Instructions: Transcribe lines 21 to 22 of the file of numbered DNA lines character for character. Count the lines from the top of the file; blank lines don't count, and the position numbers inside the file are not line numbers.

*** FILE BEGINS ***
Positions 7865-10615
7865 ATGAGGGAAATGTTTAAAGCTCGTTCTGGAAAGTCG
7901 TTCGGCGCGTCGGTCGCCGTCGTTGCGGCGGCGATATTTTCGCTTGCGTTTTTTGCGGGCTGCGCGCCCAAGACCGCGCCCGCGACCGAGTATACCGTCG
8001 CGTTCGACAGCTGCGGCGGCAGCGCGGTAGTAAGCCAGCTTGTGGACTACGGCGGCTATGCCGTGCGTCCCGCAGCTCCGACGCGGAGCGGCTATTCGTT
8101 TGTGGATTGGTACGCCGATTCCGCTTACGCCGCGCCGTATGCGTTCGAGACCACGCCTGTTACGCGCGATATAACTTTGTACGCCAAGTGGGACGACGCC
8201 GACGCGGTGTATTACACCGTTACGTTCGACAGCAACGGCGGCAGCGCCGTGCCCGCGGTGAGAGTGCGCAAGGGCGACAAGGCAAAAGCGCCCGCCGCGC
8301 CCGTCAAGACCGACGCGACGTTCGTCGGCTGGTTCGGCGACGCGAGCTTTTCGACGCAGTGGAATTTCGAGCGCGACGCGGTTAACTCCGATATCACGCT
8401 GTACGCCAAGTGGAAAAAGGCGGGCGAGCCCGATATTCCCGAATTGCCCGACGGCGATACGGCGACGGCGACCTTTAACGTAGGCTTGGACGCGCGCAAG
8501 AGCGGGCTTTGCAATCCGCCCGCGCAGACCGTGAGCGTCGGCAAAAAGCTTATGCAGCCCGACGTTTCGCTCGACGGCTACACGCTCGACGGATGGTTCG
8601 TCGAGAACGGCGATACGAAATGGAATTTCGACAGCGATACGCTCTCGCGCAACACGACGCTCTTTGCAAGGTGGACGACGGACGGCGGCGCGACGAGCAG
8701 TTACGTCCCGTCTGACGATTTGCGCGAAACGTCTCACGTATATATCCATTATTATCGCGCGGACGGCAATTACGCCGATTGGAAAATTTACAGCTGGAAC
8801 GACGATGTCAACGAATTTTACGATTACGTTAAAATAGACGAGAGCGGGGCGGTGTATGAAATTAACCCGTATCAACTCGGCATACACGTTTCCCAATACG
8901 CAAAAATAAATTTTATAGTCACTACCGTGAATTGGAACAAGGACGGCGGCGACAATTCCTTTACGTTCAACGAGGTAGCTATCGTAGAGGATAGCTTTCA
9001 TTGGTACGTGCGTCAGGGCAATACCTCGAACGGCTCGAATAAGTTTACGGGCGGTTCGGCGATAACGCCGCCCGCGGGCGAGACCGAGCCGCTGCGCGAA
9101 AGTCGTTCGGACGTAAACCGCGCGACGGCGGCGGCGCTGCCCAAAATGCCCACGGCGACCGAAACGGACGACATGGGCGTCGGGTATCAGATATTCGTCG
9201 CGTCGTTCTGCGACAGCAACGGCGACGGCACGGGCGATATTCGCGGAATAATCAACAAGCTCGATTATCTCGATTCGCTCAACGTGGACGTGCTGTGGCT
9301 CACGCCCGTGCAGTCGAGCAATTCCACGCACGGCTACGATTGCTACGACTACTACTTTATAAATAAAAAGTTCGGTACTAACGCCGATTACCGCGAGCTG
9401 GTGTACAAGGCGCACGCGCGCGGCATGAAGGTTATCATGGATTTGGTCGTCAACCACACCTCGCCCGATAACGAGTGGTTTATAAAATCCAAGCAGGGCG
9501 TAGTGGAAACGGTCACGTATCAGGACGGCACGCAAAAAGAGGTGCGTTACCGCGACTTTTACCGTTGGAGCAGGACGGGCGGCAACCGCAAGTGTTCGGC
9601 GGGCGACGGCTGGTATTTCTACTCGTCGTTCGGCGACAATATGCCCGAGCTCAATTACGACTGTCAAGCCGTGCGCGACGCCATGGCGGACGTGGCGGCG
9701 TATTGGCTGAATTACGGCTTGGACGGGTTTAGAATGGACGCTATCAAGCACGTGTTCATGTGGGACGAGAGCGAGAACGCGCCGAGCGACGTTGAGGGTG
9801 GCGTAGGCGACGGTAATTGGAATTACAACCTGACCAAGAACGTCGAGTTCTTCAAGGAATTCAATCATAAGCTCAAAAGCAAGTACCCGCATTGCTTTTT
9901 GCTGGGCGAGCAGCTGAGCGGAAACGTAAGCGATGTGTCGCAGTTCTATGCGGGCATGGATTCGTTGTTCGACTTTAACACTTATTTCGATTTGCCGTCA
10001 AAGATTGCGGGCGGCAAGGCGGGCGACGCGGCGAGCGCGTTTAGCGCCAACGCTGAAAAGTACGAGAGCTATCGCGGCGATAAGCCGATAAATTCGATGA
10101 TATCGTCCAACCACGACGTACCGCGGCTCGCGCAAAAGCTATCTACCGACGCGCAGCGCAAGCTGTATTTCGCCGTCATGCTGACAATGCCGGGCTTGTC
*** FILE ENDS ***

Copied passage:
9701 TATTGGCTGAATTACGGCTTGGACGGGTTTAGAATGGACGCTATCAAGCACGTGTTCATGTGGGACGAGAGCGAGAACGCGCCGAGCGACGTTGAGGGTG
9801 GCGTAGGCGACGGTAATTGGAATTACAACCTGACCAAGAACGTCGAGTTCTTCAAGGAATTCAATCATAAGCTCAAAAGCAAGTACCCGCATTGCTTTTT